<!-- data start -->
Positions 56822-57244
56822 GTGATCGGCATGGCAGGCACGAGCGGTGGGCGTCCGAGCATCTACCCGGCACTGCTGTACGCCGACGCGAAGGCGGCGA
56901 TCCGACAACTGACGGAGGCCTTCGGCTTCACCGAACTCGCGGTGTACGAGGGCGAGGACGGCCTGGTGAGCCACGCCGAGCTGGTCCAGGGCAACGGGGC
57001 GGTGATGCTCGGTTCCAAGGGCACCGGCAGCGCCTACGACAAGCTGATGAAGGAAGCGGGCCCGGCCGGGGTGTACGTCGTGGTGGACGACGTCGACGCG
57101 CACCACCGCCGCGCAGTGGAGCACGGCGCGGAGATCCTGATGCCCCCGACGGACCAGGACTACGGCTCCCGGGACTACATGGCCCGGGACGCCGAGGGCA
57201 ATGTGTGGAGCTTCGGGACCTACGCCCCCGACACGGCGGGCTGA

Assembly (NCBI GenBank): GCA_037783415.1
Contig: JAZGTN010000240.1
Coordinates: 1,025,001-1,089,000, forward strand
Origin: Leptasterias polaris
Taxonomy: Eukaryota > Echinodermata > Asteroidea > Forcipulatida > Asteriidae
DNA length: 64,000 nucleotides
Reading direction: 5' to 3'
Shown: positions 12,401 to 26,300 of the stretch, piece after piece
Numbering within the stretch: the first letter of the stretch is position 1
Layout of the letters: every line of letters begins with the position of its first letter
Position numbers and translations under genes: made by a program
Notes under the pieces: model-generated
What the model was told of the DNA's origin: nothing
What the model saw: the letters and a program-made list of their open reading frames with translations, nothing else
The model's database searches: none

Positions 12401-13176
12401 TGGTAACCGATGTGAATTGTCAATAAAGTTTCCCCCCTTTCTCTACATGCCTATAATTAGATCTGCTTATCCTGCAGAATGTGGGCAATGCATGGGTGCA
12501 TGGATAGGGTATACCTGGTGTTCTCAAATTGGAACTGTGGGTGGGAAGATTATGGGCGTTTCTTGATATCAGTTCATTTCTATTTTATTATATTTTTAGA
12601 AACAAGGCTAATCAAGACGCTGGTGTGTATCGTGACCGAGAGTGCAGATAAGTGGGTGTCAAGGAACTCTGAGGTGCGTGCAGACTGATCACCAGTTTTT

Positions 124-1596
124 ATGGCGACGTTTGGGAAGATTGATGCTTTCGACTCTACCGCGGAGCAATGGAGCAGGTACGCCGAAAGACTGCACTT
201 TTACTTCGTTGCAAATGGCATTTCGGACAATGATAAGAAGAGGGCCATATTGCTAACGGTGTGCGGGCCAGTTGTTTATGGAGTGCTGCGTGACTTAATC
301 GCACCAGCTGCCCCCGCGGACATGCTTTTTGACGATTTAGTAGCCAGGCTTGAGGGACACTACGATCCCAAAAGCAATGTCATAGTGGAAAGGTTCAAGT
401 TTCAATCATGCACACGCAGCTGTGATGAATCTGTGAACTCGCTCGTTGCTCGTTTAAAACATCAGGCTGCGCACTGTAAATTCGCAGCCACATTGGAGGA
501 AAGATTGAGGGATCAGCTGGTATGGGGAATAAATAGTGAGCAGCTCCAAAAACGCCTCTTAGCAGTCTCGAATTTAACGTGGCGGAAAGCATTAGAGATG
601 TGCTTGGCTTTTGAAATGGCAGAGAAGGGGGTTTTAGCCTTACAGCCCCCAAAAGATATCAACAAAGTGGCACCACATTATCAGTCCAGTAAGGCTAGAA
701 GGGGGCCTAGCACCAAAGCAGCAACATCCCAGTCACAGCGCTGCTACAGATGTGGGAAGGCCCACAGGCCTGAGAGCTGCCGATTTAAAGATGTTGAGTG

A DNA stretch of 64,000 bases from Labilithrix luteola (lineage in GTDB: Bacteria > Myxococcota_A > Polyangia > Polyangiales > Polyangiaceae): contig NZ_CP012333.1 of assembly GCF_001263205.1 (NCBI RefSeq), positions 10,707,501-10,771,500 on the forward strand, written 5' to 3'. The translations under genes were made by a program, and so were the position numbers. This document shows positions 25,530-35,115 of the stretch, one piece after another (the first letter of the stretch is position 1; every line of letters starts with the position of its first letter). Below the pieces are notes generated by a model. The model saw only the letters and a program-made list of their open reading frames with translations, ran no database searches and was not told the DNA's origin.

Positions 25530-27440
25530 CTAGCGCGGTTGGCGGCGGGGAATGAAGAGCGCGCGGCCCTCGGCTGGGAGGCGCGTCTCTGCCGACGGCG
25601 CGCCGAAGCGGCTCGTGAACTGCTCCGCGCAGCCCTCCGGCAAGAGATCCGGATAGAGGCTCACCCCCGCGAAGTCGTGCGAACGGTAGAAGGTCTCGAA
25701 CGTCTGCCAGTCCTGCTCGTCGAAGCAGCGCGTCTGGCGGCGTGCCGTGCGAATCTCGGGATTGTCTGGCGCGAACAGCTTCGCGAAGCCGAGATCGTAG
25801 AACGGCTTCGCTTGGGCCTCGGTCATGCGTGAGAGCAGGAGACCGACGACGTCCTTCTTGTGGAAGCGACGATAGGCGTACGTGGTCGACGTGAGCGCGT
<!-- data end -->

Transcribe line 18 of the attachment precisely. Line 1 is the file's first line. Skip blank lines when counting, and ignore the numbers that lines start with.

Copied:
Notes under the pieces: model-generated